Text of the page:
Corruption Threatens Health

A major agenda item for the upcoming Global Fund Board Meeting is a report by Office of the Inspector General (OIG) “on investigations on ‘fraud and abuse’ (investigations of potential fraud, misappropriation, corruption or mismanagement), audits on internal control processes, functional reviews and assurance validation.” A current article at the BBC provides a broader context in which these concerns arise:

The Kenyan government has said it could be losing nearly one-third of the national budget to corruption. Finance ministry officials told a parliamentary committee the losses could be nearly $4bn (£2.5bn) a year. They said individuals were taking huge sums meant for development projects.

In a 2006 article The Economist wrote cynically that, “scandals are as regular as Africa’s tropical rains,” when reporting on Kenyan scandals at that time. Often the same leader who vowed to fight corruption are later “exposed for theft and rotten dealings of his own.”

BBC noted last month after four Kenyan government officials were accused of several million dollars of fraud that, “Kenya, generally seen as one of Africa’s more stable and prosperous countries, is also one of its most corrupt.” and explained that the most recent corruption perception index from watchdog Transparency International (TI) shows Kenya placed a joint 154th, along with war-torn nations or those recovering from conflict such as Congo, Cambodia and Guinea Bissau.”

Then earlier this year the BBC reported that, “Kenyans are becoming increasingly angry with their politicians as corruption and deepening rifts in the coalition government threaten the country’s peace. International donors have suspended some funding because money is being siphoned off before it reaches the projects it is intended for.”

But back to the OIG … The OIG, which was set up in 2005, submitted a report dated September 2009 outlining a variety of problems with Global Fund operations that may not be actual acts of corruption, but leave the door wide open to the possibility of fraud. Such problems include conflict of interest among members of the Central Coordinating Mechanisms (CCMs), lack of auditing, monitoring and oversight capacity and procedures by CCMs for Principal Recipients (PRs) and of Sub-Recipients (SRs) by PRs, procurement and logistics management irregularities, and excessive top-up salaries for PR and SR officials (who often are also government employees). Some of the OIG report findings on Kenya include …

  • inefficiencies with in-country financial management systems resulted in significant delays in program implementation
  • monitoring and evaluation systems were ineffective
  • the CCM was not performing oversight functions properly
  • non-transparent selection and funding of civil society organization recipients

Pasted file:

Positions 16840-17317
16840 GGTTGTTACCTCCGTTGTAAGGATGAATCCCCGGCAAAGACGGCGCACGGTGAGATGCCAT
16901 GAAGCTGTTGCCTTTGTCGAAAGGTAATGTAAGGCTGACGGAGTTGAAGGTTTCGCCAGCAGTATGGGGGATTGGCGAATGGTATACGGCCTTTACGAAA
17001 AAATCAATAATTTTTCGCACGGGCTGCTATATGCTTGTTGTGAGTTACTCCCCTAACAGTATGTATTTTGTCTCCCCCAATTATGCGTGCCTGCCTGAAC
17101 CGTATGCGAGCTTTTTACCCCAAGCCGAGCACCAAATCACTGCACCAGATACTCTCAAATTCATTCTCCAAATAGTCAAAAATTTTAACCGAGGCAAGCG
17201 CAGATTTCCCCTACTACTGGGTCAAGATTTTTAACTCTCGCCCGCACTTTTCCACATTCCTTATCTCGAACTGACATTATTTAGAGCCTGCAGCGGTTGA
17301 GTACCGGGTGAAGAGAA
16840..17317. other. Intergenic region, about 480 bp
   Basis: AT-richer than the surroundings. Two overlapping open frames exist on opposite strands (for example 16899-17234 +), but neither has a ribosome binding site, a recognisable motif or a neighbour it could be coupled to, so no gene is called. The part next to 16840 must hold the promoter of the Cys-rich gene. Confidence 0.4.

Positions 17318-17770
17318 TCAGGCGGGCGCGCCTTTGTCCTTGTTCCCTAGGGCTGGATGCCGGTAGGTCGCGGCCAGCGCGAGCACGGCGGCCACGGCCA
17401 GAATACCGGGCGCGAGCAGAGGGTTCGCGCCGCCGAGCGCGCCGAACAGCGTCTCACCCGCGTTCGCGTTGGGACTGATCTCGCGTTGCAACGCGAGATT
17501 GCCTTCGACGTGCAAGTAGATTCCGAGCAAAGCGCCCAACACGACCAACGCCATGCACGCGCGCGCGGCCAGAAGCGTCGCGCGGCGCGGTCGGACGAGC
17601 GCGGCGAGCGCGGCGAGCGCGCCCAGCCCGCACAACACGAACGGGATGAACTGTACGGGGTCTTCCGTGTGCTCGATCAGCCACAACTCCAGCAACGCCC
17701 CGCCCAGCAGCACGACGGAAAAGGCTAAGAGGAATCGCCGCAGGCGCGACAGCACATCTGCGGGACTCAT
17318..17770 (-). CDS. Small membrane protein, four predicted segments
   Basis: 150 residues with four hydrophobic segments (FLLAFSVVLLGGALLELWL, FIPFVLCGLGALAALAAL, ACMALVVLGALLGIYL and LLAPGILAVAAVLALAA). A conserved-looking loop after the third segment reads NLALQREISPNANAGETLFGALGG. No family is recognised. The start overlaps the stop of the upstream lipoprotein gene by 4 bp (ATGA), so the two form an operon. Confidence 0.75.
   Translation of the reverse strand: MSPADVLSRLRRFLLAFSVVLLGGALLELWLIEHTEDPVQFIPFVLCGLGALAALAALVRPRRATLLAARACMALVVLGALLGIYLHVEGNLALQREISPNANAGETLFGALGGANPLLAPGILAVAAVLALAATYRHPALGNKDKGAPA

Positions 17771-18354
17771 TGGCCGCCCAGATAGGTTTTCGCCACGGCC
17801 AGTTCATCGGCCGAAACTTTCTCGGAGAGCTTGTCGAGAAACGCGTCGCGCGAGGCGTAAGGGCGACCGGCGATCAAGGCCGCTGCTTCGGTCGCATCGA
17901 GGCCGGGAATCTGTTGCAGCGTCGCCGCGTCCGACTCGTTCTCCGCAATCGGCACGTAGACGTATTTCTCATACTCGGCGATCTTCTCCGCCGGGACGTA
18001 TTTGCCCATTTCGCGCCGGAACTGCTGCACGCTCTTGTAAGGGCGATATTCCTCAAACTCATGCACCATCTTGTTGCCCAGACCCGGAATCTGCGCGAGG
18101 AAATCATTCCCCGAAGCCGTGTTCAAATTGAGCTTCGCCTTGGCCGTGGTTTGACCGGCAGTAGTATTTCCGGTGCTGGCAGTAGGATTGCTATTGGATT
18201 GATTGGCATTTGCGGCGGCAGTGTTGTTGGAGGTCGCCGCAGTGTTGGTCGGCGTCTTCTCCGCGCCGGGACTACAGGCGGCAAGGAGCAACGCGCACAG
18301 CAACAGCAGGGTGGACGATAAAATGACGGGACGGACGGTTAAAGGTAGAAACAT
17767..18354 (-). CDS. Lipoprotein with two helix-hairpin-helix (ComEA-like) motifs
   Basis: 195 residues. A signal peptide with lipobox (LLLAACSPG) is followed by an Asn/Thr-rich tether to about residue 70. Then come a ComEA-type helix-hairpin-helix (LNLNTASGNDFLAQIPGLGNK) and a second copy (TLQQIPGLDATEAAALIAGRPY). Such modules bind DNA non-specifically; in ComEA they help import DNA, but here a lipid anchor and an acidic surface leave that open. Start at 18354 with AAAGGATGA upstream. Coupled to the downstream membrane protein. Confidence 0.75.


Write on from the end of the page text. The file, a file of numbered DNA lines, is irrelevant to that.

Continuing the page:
• late and inaccurate reports

The Standard News was a bit more blunt about Kenya’s predicament earlier this year. Dann Okoth reported that, “Kenya stares a major health crisis in the face amid donor uncertainty, poor management, corruption and apathy. Possible grant freeze and shifting donor priorities could critically affect HIV and Aids, tuberculosis (TB) and malaria programmes and compromise millions of lives, it has emerged. But it is Kenyans’ own inefficiency, corruption and impunity that would be the final nail on the coffin of a well thought out health plan gone terribly awry.”

The Standard’s reporter also bemoaned the lack of transparency from either the Kenyan Government or the Global Fund about where the country should be in terms of funding and implementation of grants. He also observed that, “of 144 countries receiving the grants, Kenya is ranked 110th in terms of average grant rating as at November 2008.” This, he implied may not be unconnected to the rejection of Round 8 and 9 Global Fund applications.

The Human Rights Advocacy Forum highlighted the plight of TB patients who depend on Global Grants for their regular drug supply. They reported that, “The procurement by the ministry is fraught with irregularities, including not adhering to procurement regulations, procuring of goods not required and substandard goods at inflated prices,” and observed that “Kenya Medical Supplies Agency (KEMSA), responsible for the procurement, storage and distribution of drugs on behalf of the government, was investigated for corruption and its CEO was sacked in October 2008.”

Obviously Kenya is not the only challenge to the OIG and the Global Fund. Other countries have had grants suspended including Uganda and Zambia. What is surprising is that such practices have been going on for so long with so little obvious response. Corruption kills just as easily as the viruses, bacteria and parasites that the Global Fund was created to fight.

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